Lara moved to check her roots in the mirror for telltale regrowth. Like all Mades, her hair was course and dull, but she’d applied conditioning treatments and lightened it to a chestnut brown, had it cut into a curly bob that suited her. “It stinks in here,” she said.
“Anyway, what do you care about myths?” I propped myself up on a wobbly elbow. “We have enough problems with reality.”
Lara and Trudy were made on the Blood Temple’s mainland property but the Father’s synthetic reproductive protocol was the same there as it was in Rogues Bay, where I was from. Their teeth looked ultraviolet in the blue-stippled light from the bridge outside our window. Their forms were limned in a milky afterglow which seemed to slow their movements one minute, speed them up the next, silvery jetsam shredding in their wake. Or maybe it was just the meds.
“The counselor in pain clinic said we shouldn’t fixate on the past, Meera,” Trudy shivered mechanically, “if we want to belong to the future.”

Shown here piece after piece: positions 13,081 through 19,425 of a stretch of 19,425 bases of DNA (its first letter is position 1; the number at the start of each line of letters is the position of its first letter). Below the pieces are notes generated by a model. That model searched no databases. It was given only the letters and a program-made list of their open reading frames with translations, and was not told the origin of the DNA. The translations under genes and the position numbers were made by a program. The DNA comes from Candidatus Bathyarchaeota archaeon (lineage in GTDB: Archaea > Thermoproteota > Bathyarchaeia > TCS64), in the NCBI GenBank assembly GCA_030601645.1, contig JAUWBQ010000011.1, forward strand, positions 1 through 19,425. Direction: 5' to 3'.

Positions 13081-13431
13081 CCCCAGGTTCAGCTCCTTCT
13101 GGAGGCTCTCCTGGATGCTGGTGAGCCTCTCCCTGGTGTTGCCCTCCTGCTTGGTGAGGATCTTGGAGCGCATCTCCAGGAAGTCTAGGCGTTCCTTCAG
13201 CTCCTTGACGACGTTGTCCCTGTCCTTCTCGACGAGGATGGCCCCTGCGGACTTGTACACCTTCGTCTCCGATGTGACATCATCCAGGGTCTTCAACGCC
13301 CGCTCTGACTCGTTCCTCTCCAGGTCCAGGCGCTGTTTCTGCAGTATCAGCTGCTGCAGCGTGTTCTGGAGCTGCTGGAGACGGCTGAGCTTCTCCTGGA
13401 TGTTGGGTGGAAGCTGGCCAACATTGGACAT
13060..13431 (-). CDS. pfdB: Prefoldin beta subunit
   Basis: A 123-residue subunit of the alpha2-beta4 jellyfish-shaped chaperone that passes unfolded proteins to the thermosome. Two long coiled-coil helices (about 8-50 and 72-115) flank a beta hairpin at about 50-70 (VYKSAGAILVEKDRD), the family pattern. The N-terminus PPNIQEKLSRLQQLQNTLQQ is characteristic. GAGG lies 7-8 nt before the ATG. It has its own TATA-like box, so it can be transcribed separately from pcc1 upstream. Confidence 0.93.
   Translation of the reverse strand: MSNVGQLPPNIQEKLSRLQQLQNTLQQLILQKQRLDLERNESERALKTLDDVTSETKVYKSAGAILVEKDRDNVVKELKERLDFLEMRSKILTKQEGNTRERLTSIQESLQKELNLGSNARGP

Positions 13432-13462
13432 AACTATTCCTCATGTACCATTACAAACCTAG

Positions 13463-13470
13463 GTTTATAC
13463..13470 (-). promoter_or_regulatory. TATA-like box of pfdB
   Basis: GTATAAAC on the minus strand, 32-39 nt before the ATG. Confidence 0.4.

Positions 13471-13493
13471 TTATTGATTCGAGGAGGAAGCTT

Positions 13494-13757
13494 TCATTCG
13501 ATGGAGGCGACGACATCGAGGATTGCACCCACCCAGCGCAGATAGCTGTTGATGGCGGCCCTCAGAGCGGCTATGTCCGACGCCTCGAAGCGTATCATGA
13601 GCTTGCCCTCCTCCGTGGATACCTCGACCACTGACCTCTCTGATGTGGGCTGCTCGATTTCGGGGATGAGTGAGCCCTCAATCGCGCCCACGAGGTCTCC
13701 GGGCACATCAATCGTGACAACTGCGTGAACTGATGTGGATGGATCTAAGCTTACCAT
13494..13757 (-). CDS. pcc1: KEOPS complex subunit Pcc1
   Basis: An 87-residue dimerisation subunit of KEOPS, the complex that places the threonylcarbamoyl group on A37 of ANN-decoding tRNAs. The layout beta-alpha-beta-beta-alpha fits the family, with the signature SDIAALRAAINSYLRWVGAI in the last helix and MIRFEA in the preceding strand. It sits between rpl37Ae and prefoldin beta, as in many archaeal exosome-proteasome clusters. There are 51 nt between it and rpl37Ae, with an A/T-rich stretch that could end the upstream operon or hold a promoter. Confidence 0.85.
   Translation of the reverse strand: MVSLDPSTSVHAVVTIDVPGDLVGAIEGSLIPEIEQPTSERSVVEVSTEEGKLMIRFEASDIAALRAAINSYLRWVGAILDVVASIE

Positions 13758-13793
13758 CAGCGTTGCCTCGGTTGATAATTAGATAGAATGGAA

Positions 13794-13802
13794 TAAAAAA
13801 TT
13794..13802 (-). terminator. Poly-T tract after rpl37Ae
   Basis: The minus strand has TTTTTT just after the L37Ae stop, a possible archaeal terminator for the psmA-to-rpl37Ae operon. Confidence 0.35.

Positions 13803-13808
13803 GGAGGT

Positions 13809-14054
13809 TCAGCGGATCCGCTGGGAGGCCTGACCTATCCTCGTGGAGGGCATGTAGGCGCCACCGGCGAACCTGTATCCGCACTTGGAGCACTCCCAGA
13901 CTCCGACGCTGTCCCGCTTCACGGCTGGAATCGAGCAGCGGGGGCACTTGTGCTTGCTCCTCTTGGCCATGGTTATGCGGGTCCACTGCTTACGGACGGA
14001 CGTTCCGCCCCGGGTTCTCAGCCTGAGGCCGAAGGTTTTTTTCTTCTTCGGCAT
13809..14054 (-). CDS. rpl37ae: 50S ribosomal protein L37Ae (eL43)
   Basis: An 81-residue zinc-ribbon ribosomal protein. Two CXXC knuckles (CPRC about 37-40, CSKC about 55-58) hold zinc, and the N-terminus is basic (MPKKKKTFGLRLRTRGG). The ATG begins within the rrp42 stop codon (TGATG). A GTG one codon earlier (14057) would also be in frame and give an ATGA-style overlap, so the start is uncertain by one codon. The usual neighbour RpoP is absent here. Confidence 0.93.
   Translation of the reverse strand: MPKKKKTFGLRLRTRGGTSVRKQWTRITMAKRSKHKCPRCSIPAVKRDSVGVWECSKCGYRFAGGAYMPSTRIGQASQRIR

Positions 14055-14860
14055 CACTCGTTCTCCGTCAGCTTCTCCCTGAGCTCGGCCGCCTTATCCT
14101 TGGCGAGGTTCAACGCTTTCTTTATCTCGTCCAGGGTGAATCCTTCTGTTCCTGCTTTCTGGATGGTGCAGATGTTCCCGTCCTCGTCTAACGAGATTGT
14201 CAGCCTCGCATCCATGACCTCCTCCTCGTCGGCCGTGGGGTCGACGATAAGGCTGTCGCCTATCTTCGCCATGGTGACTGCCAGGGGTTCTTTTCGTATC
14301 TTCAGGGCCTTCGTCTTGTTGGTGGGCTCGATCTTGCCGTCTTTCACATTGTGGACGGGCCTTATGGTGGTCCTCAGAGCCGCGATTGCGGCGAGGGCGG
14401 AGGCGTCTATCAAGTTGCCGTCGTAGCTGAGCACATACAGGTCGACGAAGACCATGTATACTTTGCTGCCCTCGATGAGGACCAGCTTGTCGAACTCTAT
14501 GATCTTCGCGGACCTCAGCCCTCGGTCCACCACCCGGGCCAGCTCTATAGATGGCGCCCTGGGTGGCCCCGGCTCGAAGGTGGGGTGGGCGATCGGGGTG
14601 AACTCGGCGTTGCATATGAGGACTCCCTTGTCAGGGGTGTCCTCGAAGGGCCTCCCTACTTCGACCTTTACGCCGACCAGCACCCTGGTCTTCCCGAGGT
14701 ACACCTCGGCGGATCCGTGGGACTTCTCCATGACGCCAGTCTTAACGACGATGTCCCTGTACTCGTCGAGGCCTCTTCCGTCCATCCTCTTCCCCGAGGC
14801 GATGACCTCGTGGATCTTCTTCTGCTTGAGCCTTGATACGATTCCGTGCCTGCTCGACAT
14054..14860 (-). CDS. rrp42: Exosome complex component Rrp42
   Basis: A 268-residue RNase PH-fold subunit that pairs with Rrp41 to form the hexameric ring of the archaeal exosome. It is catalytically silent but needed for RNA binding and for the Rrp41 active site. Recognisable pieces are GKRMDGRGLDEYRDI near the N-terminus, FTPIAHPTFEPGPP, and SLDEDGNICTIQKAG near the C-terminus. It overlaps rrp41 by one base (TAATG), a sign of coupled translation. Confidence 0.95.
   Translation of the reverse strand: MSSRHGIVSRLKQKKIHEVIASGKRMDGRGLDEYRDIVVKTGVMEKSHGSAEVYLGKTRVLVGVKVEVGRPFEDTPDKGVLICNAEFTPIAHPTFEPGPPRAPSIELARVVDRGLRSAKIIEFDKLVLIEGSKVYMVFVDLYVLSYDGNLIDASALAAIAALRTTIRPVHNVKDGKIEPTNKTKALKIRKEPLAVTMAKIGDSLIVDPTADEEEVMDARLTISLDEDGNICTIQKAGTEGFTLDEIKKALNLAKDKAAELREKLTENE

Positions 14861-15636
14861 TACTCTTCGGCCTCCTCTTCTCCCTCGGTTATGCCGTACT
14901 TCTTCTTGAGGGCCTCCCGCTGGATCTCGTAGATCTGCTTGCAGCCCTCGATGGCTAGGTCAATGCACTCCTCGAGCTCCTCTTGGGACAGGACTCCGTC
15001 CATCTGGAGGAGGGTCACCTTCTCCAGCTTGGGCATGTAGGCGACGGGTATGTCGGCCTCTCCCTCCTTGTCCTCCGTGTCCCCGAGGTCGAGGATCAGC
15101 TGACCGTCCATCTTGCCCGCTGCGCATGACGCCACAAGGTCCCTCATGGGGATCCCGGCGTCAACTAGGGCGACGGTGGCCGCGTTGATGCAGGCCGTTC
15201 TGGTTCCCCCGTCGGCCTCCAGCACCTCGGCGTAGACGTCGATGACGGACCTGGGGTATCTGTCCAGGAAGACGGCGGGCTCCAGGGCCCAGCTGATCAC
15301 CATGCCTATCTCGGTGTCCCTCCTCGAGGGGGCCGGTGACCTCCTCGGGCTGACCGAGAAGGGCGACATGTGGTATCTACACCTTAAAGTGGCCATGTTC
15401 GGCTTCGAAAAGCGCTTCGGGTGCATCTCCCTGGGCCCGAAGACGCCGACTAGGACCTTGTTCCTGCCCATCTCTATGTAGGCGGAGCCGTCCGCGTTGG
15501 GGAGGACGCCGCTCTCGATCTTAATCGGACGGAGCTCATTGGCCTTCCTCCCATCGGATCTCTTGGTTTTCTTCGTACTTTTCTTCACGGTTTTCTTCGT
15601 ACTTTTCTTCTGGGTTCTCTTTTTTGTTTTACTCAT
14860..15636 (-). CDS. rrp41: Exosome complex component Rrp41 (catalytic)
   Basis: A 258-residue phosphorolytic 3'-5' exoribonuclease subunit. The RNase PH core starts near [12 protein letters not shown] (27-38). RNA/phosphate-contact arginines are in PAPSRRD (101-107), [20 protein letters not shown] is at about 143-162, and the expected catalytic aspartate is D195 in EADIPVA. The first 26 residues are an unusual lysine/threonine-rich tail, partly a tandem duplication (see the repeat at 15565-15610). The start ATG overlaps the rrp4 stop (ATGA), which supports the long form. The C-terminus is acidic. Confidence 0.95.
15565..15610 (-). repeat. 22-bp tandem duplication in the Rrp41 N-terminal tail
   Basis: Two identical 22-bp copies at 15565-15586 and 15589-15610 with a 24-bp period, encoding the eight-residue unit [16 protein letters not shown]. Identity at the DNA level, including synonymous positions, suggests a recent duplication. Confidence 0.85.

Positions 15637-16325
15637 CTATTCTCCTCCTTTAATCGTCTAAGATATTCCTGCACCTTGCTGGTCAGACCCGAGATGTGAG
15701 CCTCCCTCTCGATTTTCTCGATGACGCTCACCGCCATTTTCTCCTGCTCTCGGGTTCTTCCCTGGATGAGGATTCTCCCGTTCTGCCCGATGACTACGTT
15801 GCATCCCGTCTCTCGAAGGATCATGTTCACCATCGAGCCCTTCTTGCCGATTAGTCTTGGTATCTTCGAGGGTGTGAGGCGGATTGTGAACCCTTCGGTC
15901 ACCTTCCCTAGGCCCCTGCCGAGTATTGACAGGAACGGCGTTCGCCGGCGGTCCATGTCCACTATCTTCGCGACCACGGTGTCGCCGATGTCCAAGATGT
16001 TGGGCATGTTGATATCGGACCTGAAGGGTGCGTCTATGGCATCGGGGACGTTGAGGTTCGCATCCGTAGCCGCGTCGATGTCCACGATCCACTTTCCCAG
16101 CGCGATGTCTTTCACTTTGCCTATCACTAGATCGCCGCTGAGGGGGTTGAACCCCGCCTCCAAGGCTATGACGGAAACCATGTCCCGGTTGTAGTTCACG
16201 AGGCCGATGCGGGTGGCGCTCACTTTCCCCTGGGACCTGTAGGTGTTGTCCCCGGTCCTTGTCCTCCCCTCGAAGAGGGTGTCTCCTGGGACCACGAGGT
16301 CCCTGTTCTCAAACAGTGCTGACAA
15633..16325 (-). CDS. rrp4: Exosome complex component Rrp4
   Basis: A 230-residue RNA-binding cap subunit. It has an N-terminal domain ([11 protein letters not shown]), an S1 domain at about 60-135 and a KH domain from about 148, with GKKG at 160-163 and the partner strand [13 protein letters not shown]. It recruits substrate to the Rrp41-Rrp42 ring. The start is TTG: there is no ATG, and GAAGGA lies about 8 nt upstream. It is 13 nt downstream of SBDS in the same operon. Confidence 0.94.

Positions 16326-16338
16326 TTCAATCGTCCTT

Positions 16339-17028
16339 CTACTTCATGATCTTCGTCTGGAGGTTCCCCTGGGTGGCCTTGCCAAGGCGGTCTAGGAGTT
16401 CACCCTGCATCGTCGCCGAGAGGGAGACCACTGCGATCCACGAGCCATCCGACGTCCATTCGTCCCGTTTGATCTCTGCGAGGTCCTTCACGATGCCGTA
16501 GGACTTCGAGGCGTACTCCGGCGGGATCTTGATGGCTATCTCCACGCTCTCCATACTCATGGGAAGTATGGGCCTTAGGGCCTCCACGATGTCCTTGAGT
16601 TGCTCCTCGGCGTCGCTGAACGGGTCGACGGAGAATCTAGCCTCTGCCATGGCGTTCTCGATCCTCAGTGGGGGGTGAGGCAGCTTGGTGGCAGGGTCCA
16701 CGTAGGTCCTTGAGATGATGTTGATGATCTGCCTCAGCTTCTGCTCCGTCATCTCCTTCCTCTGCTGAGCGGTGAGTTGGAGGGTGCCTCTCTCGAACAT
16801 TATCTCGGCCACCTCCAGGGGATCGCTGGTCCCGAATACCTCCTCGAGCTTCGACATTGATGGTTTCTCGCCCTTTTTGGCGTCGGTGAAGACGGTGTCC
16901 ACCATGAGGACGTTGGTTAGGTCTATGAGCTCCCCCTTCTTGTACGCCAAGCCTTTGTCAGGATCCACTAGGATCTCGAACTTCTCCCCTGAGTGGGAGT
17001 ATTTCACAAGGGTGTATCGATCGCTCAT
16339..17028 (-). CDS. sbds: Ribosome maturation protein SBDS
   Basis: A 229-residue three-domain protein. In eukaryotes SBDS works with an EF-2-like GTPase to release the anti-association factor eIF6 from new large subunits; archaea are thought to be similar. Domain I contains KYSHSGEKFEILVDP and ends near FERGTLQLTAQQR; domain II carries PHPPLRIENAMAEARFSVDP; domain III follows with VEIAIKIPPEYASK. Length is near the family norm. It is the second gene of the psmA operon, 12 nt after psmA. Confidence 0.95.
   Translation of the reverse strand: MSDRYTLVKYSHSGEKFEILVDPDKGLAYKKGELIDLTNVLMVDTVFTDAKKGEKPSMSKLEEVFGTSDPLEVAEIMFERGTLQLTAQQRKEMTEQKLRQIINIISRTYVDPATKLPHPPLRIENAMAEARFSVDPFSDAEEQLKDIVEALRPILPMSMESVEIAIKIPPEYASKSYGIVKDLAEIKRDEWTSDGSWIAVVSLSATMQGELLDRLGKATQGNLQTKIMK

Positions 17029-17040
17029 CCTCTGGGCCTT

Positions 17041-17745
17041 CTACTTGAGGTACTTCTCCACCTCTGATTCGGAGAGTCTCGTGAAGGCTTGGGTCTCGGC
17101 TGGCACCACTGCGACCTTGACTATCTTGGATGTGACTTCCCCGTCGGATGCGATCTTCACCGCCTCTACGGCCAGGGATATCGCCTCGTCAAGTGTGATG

I wanted nothing less.
“Well, we can’t fixate on the past,” I said. “It’s not how we’re, um, made.”
It was something my sister would do—hiding good intentions behind a dark pun, an offhand joke—but I sucked at reading the room, something Kai never let me forget. Instead of admiring my cleverness, Trudy’s eyes brimmed and she reddened in the shame of our shared congenital amnesia.
“Myth or not,” Lara turned defensively from the mirror, fastening a chain around her wrist from which dangled a rose-gold feather, “they’ve put a curfew out now that semester’s started. The bridge is off-limits after ten.”
“Why?” I asked.
“To keep us where we belong,” Trudy sniffled. “Especially after dark.”
They moved about, preparing for the night. Later they would come home smelling of beer, faces bleached in the light of their program-issued phones, and fall immediately asleep dreaming, I imagined, of a new tomorrow.
What I really felt like was a drink, but before I could ask them to wait while I dressed, Lara reminded me that today, Thursday, was the last day to sign up for our second-choice electives. And that we needed these for credit point requirements to complete our transfer program in the specified time of eighteen months.
“The sooner we complete the program,” she said, “the sooner we can get out of here.”
“I almost forgot.”